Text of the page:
Senior Connections Senior Connections Oct. 2018 - Page 4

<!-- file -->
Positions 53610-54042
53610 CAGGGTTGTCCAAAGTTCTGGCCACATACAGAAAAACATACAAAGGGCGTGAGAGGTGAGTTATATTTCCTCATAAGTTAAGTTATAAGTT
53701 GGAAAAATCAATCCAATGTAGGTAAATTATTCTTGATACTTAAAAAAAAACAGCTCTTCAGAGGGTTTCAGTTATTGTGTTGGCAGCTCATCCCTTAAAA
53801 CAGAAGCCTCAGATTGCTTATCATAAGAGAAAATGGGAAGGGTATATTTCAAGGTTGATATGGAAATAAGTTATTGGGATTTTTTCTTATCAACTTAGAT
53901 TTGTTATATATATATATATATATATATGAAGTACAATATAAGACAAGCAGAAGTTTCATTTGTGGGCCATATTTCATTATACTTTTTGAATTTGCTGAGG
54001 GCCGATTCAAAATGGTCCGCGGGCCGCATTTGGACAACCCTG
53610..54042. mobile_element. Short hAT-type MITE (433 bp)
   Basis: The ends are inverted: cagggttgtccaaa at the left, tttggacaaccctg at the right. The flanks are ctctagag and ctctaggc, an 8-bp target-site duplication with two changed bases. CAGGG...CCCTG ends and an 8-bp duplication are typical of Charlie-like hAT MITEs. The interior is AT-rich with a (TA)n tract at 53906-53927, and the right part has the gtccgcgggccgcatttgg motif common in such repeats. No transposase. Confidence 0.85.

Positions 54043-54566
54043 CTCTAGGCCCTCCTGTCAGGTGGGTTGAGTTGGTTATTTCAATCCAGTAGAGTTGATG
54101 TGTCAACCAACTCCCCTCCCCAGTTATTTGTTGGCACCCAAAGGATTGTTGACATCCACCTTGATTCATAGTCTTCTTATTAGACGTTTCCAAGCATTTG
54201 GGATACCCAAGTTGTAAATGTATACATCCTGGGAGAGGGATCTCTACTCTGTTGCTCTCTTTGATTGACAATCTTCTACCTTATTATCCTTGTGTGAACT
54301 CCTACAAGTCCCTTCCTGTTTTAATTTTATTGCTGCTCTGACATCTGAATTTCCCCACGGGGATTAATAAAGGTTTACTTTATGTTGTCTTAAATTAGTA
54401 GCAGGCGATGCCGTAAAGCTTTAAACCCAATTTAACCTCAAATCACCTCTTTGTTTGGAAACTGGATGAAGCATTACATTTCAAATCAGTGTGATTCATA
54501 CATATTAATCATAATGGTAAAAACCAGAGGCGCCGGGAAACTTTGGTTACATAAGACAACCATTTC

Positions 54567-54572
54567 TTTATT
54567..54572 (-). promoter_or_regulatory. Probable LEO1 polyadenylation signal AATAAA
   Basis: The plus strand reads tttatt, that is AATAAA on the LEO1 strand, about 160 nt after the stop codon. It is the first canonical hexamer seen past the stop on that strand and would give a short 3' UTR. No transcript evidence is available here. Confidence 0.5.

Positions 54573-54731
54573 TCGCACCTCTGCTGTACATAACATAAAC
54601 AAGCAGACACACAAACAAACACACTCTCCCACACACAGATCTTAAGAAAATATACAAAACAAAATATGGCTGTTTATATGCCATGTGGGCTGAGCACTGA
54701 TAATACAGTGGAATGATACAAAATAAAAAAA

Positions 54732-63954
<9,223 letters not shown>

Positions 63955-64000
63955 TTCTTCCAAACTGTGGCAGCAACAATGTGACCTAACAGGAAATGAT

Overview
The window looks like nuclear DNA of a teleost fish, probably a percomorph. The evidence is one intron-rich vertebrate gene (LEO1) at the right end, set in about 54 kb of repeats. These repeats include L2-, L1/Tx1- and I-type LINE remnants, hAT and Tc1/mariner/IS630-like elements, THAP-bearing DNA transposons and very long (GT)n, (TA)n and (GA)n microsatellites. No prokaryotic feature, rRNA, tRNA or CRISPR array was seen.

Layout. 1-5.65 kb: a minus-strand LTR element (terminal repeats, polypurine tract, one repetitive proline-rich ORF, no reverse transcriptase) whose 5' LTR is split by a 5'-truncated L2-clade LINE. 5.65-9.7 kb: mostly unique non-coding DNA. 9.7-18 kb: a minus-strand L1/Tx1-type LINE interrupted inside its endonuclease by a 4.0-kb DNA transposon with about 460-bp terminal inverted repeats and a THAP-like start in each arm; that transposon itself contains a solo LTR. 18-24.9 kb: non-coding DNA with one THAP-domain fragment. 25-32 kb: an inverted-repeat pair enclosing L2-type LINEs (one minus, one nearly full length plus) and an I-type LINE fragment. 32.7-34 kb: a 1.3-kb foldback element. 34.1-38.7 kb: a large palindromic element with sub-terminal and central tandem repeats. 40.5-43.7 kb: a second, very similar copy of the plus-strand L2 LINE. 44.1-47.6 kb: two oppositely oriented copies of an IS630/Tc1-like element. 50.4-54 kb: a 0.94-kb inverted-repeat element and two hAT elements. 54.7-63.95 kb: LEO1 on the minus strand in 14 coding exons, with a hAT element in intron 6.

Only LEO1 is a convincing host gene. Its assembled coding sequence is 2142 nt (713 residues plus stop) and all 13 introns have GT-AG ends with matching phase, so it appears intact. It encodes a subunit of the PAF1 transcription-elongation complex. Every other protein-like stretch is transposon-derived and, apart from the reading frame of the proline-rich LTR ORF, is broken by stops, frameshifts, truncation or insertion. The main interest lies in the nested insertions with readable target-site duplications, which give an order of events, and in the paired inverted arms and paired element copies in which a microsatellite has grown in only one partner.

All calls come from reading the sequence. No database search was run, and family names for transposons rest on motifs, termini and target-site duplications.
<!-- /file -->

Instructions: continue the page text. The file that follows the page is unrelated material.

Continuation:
Goepfert served as HL’s ‘Go to Guy’ for nearly three decades BY NANCY DASHWOOD Staff Writer Tom Goepfert has been working or on-call with Howard Lake’s public works department since April 17, 1989. Throughout his time on the job, Goepfert has han- dled many water, sewer, and storm issues for the city and its residents. That’s about to change. Goepfert has decided to retire from the Howard Lake job in early August. Native son Goepfert grew up on a farm northwest of Howard Lake, the middle of three brothers. His summers were spent doing farmwork, and he enjoyed “driving around with cars and cycles,” and being a member of the FFA. He graduated from Howard Lake High School in 1970. While searching for work, Goepfert kept his ideal standards front and center. “I wanted a job with long-term possibilities and benefits,’ he said. “I wanted stability.” A good job right in his backyard Goepfert said that when he was first working for Howard Lake, he started off with such duties as mow- ing, flushing hydrants, repairing hydrants, lift station maintenance, cleaning sewers, and working in the city’s parks. “I do pretty much whatever needs to be done,” he said. Back in those days, sludge needed to be dealt with. Sludgy Start Goepfert recalled that the wastewater treatment plant was about a year old when his job with How- ard Lake began. “My first job was to haul and apply sludge to farm fields,” he said. Goepfert remembered he had a John Deere tractor and a 1,500-gallon tanker to haul sludge. “That’s all I did the first couple months I was here,” he said. Lawn mowing and snow plowing also took many of Goepfert’s work hours. He said the city trucks were quite old when he came on the scene. His first vehicle for plowing the city’s snow was an old Chevy pickup truck with a plow on the front, and a wing on the side. “The truck had a manual transmission, so I was constantly shifting gears as I plowed,” he explained. He used that truck until 1996. The first winter he worked for Howard Lake, he got to experience a water main break at the intersection of 7th St. and 9th Ave. “The bolts on the gate valve in the intersection had corroded,” he recalled, “and the top of the gate valve opened up, leaving roughly a 4-foot by 6-foot hole in the pipe.” It was December, and the outdoor tempera- ture hovered at 20 to 30 below zero. “We could not isolate the valve,” Goepfert said. “The only way was to shut off the water tower, so we could dig up the water main. “We shut off the tower at midnight, and dug up the main, but we could not get it repaired in time to turn the water on by morning. So, we had to come back the next night, shut off the water tower again, and finish the repair.” Goepfert distinctly remembers when the city re- ceived 12 to 14 inches of rain over a few short days, which caused sewers to back up. He and his crew worked 30 to 35 hours around the clock pumping sewers, attempting to keep basements sewage-free. He said that particular effort paid off well – the backup led the city council at the time to decide to complete sewer and water rehab projects in Howard Lake in the ensuing years Goepfert also remembers the great blizzard of 1991. He and his staff plowed snow for three days straight. Six mayors and many friends Since beginning his work for the city, Goepfert has worked for six mayors: Welton Zander, Mark Custer, Gerry Smith, Terry Ostgulen, Rick Lammers and Pete Zimmerman. Goepfert said he got along well with each mayor, and that he “worked with a lot of good guys over the years, too.” Hopes and dreams for Howard Lake Goepfert said that if he were calling the shots, he would see the rest of the sewer and water rehab proj- ects get done. Tom Goepfert has worked for the City of Howard Lake for nearly 30 years. The Howard Lake native said city staff and council should make a point to hire someone who can live in town. PHOTO BY NANCY DASHWOOD Specifically, he said, 8th Avenue from Highway 12, south to Haywood Drive, 9th Street from Eighth Av- enue going east, 11th Street, from 8th Avenue, and the northwest corner of town. He would also advise city planners to anticipate a water plant upgrade, which should be done sometime in the next 10 to 20 years. Into the future Once officially retired from the City of Howard Lake, Goepfert intends to get his cars ready for the McLeod County Fair in August, and enjoy time on his motorcycle. Goepfert also plans to travel a bit with his wife of nearly 37 years, Paulette. The couple would like to visit four daughters, seven grandkids, three great- grandkids, and one on the way, due in October. ‘I don’t want to sit home all day’ Goepfert’s idea of retirement may be different from other people’s. He fully intends to keep his part-time job with the City of Mayer, and wouldn’t mind add- ing an additional job. “I’ll pick up something, someplace,” he said. “I just work to keep busy.” In fact, Goepfert has no intention to fully retire until he is “real old.” ‘I hope they remember I tried my best’ Goepfert hopes that when people think of his work for Howard Lake, they will remember good things. “I hope that I made a difference in my commu- nity,” he said. “I hope that people remember that I, and the rest of the employees of the city, are there to do what is necessary to help Howard Lake grow and thrive.” “I tried my best, and I was there when they needed me,” Goepfert concluded. 4 Senior Connections October 2018 Senior Connections HJ.COM